Do you really know the functional components in the engine lubricating system in automobiles, is the oil pan or sump included? An oil pan is a metal dish that covers the bottom of the engine block. It serves as a reservoir that keeps the engine oil which from its oil circulates around the engine. There is a pickup tube from an oil pump that enters the sump and sucks up the oil. Today we’ll be looking at the definition, functions, working, types, parts, and symptoms of a bad oil pan.
What is an oil pan or sump?
An oil pan is a shaped stainless metal that covers an engine beneath and keeps lubricating oil when the engine not running. For the sump to perform its full function, it’s shaped into a deeper section, and the sump is mounted at the bottom of the crankcase serving as oil storage/reservoir. Apart from the major function of an oil sump, which is storing the engine oil. It also serves the following purposes:
- The engine is covered completely, preventing external dirt from entering.
- Oil sumps also help in the cooling of lubricating hot oil as the vehicle moves. There is airflow under the sump, which helps to cool the hot oil before entering the engine for lubrication.
- There are cooling fins in the sump which increase its surface area.
- Oil sumps help to keep big dirt and prevent them from entering the engine. small dirt is kept by the oil filter.
- The oil it contains is used for lubrication, cooling, and cleaning of the engine.
- With a dipstick, the oil sump allows the oil to be gauged.
- The oil pan/sump allows oil to drain out so new oil can be installed.
Functional parts of an oil pan/sump
Below are the major parts of an oil sump in an automobile:
due to the vibration of most engines, oil in the pan slosh around as the vehicle accelerates and corners. This causes the oil to move away from the pickup pipe, preventing the oil to flow properly through the engine.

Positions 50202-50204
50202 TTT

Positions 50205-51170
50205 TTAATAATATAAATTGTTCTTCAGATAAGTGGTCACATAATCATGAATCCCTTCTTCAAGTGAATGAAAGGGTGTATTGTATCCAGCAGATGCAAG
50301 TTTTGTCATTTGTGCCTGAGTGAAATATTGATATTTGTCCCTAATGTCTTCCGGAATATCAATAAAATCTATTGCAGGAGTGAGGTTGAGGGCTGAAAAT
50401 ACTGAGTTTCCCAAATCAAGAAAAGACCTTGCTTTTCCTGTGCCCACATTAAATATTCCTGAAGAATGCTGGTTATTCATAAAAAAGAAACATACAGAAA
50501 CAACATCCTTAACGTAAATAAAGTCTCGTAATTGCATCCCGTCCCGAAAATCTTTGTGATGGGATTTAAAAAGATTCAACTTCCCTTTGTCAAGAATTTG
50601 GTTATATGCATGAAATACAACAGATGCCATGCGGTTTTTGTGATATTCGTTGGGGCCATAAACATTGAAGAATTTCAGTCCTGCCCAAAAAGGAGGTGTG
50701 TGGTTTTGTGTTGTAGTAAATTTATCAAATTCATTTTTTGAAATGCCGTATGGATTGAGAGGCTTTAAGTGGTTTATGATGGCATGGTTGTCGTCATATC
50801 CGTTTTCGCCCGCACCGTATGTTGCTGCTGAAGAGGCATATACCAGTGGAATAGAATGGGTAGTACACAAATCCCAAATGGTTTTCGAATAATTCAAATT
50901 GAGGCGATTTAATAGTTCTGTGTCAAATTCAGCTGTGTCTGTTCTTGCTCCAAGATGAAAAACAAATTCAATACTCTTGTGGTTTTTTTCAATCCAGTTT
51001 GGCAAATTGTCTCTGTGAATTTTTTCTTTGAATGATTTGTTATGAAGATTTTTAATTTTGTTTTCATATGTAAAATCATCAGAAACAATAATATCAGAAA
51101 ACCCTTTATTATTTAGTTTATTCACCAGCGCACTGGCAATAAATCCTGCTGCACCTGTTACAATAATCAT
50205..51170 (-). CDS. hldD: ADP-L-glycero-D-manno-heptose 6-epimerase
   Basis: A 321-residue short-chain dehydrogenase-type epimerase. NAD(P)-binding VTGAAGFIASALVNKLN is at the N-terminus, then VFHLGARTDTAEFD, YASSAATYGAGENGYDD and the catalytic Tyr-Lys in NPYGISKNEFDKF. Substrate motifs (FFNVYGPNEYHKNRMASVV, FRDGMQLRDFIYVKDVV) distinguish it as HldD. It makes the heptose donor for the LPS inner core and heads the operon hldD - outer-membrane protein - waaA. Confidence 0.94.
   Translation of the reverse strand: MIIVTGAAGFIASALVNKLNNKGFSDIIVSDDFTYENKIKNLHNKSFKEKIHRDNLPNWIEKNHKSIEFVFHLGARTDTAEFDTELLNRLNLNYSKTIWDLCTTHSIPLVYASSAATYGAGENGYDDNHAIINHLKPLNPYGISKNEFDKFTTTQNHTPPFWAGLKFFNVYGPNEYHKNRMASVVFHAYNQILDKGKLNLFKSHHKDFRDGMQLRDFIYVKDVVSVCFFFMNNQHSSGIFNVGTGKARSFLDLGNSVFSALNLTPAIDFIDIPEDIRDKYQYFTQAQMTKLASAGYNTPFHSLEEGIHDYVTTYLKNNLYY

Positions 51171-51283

This is a bad situation that could starve the engine with oil, to avoid this, baffles are featured in the oil sump to prevent the oil from moving around. Though they can take various forms, their function is to stop the flow of a huge body of liquid, keeping them ready to be socked.
As earlier mentioned, dipsticks are used in an internal combustion engine to gauge the amount of oil in the engine. The gauging is achieved by dipping the stick down into the oil pan which shows the level of oil when removed.
An electronic sensor is used on modern engines to determine the level of oil on a dashboard indicator.
The windage tray is a piece of metal sheet that prevents oil from splashing up onto the spinning crankshaft. it also has some form of crankshaft scraper which removes excess oil clinging to the crankshaft counterweights.
A drain plug is located on the body of the sump. It is a traded bolt that allows dirty oil to drain out of the oil sump. It features a washer which should be replaced whenever the plug is removed. Oil is easily removed when warm.
Working of Oil Pan
The working of the oil pan in the engine lubrication system. The lubricating oil is poured from the top of the engine which flows from the camshaft to other moving components of the engine to the sump. The sump stores the oil when the engine stops working and the oil pump begins to suck the oil immediately after it starts running.